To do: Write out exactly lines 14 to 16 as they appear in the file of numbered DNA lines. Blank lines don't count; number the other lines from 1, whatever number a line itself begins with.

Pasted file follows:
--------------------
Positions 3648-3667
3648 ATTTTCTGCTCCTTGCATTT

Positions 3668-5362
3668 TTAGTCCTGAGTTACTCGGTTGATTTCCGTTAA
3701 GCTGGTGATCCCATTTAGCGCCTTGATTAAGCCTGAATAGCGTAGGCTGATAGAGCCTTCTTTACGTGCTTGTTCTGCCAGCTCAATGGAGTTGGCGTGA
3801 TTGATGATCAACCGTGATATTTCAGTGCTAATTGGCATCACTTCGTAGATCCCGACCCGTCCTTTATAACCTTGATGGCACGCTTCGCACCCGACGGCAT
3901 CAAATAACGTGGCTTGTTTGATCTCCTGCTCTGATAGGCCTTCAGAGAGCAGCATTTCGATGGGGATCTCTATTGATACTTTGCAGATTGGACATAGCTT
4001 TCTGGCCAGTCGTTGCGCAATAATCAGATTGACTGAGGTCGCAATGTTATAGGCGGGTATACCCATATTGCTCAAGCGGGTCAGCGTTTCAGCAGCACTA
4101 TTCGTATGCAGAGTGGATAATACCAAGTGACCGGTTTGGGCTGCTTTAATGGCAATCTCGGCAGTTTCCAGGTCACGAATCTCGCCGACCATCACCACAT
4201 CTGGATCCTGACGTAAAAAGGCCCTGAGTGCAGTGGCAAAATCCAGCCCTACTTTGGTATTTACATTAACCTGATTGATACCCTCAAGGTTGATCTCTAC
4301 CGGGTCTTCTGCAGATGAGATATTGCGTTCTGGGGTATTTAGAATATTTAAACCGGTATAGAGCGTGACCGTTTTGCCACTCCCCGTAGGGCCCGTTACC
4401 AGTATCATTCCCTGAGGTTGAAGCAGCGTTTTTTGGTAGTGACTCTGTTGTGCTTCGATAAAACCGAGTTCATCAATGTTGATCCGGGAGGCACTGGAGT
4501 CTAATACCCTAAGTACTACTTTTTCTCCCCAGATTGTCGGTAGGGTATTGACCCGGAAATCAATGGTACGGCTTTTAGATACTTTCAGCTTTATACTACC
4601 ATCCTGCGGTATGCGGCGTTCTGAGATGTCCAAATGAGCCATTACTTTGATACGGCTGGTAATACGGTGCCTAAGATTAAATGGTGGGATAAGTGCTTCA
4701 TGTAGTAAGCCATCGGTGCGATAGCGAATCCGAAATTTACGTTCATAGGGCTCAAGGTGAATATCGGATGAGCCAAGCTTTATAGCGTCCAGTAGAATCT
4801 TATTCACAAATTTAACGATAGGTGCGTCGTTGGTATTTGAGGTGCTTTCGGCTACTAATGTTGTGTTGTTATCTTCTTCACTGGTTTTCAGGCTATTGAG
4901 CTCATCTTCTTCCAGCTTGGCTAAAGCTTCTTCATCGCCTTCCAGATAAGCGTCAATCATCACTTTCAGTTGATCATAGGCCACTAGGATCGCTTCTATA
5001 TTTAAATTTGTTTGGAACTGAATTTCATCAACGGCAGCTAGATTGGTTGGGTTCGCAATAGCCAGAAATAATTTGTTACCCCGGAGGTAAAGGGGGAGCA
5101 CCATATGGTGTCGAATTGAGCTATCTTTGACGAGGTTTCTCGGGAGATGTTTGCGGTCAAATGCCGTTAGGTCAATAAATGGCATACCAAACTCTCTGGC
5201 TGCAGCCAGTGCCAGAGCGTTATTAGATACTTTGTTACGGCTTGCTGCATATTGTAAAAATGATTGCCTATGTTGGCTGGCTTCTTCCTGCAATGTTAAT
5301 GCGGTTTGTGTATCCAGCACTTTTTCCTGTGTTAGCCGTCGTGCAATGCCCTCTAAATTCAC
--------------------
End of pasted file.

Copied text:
4601 ATCCTGCGGTATGCGGCGTTCTGAGATGTCCAAATGAGCCATTACTTTGATACGGCTGGTAATACGGTGCCTAAGATTAAATGGTGGGATAAGTGCTTCA
4701 TGTAGTAAGCCATCGGTGCGATAGCGAATCCGAAATTTACGTTCATAGGGCTCAAGGTGAATATCGGATGAGCCAAGCTTTATAGCGTCCAGTAGAATCT
4801 TATTCACAAATTTAACGATAGGTGCGTCGTTGGTATTTGAGGTGCTTTCGGCTACTAATGTTGTGTTGTTATCTTCTTCACTGGTTTTCAGGCTATTGAG